On 17 May 2020, when AMCU became aware of 19 new infections at Impala’s Marula mine in Limpopo, the Union made a clarion call for universal testing at mines.  AMCU appealed to employers to refrain from saving the costs of testing all employees, estimated to cost between R800 and R1 000 per employee.  This was followed up by a letter to all employers in the country, at the approximately 300 mining and non-mining companies where AMCU is recognised, pleading with them to ensure the sustainability of their operations by testing all workers, especially those who are already on duty.  In the letter, AMCU warned employers that a failure to do so may result in an explosion of infections in high-risk working environments like those in mining and manufacturing.

Unfortunately, AMCU’s warning seems to have been true, as the latest reports include a total of 164 workers found to be infected at Anglo Gold Ashanti’s Mponeng operations on the West Rand.  Most concerning of all, is the fact that most of these workers were asymptomatic and therefore passed the screening process.

“As AMCU we are very concerned about these comrades and their health and safety”, said Mathunjwa.  “We wish them a full and speedy recovery”, he added.  “Just imagine how many co-workers they have been in contact with, and how many family members and loved ones in their communities have now been infected”, Mathunjwa said.

In its letter to employers, AMCU made the argument that, while it is known that the Covid-19 coronavirus takes up to five (5) days to incubate, it is also found that individuals can remain asymptomatic for up to fourteen (14) days.  It is specifically such asymptomatic persons who pose the greatest danger, especially in the high-risk working places of mining and related environments.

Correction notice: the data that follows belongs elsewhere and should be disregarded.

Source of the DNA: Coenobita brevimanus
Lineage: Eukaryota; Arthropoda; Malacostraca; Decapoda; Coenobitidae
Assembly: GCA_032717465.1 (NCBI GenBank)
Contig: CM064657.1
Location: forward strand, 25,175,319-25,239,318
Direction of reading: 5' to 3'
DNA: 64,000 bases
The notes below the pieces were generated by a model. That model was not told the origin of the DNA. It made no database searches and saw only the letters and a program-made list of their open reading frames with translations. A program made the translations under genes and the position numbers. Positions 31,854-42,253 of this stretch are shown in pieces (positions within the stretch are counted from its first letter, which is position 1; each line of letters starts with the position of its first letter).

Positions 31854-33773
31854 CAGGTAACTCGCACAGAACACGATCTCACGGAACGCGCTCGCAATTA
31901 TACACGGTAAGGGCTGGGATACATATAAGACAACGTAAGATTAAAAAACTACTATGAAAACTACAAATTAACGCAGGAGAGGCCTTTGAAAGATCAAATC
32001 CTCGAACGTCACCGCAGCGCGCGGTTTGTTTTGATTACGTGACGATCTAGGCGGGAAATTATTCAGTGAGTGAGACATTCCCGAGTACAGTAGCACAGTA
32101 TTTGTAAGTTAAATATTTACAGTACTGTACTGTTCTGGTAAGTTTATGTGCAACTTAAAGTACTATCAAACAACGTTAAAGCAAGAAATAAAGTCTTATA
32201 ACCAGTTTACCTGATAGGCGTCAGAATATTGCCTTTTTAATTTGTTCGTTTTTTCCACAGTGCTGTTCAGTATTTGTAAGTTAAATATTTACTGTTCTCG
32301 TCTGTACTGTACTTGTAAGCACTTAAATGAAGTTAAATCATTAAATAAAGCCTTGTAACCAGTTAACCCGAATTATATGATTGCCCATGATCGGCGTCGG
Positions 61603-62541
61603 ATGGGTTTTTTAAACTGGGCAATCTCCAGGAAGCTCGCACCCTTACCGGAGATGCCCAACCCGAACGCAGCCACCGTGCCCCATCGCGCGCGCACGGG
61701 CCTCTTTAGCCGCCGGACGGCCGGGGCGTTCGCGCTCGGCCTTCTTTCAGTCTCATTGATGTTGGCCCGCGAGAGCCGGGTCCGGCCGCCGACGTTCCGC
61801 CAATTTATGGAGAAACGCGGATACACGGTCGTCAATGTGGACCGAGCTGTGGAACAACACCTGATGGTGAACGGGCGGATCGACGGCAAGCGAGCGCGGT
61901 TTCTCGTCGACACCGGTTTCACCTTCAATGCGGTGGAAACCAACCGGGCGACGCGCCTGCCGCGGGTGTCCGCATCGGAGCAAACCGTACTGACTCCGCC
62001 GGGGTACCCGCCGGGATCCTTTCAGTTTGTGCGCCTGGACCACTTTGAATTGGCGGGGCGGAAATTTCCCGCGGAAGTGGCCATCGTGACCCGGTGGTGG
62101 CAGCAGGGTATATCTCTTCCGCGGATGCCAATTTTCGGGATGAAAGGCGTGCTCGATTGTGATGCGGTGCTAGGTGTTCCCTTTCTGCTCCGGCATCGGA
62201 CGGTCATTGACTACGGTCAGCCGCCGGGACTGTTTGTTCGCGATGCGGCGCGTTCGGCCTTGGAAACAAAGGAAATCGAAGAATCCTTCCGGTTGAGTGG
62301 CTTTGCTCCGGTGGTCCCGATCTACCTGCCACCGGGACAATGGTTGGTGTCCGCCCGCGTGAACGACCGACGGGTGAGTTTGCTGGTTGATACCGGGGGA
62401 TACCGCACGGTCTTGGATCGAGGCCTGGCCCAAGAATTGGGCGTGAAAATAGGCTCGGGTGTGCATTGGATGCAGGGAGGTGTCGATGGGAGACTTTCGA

“Even though we welcome the announcement by the honourable State President, there are some questions that beg answers”, he said.  “Are the companies ready?  Can the guarantee the safety of workers?  Are the provinces ready?  Are public health facilities ready?”, he asked.  “We simply don’t know, and we believe the worst is yet to come”, he added.

“It is also important to focus on the livelihoods of workers”, said Mathunjwa.  “It is unfair to blame workers for the fact that they are unable to go to work.  Many employers have merely passed their financial troubles on to their workers by penalising them for not reporting for duty, even while they know that they cannot do so due to the national lockdown”, he added.

Last week AMCU wrote to the Minister of Employment and Labour, Honourable Thulas Nxesi, to enquire about certain failures to pay out money in terms of the Temporary Employer/Employee Relief Scheme (TERS) via the Unemployment Insurance Fund (UIF).  The Union also reported certain companies found to have committed fraud by using UIF monies to subsidise their wage bills.

Employers must do their utmost to soften the blow of this difficult period on their employees, and not hide behind the lockdown”, said Mathunjwa.  “The ball is now in their court.  They must use the measures put in place by our government to ensure that workers are able to put food on the table.  As we move to level 3, employers must ensure that all workers are paid”, he said.  “We remain available to engage with employers to explore options in this regard”, Mathunjwa concluded.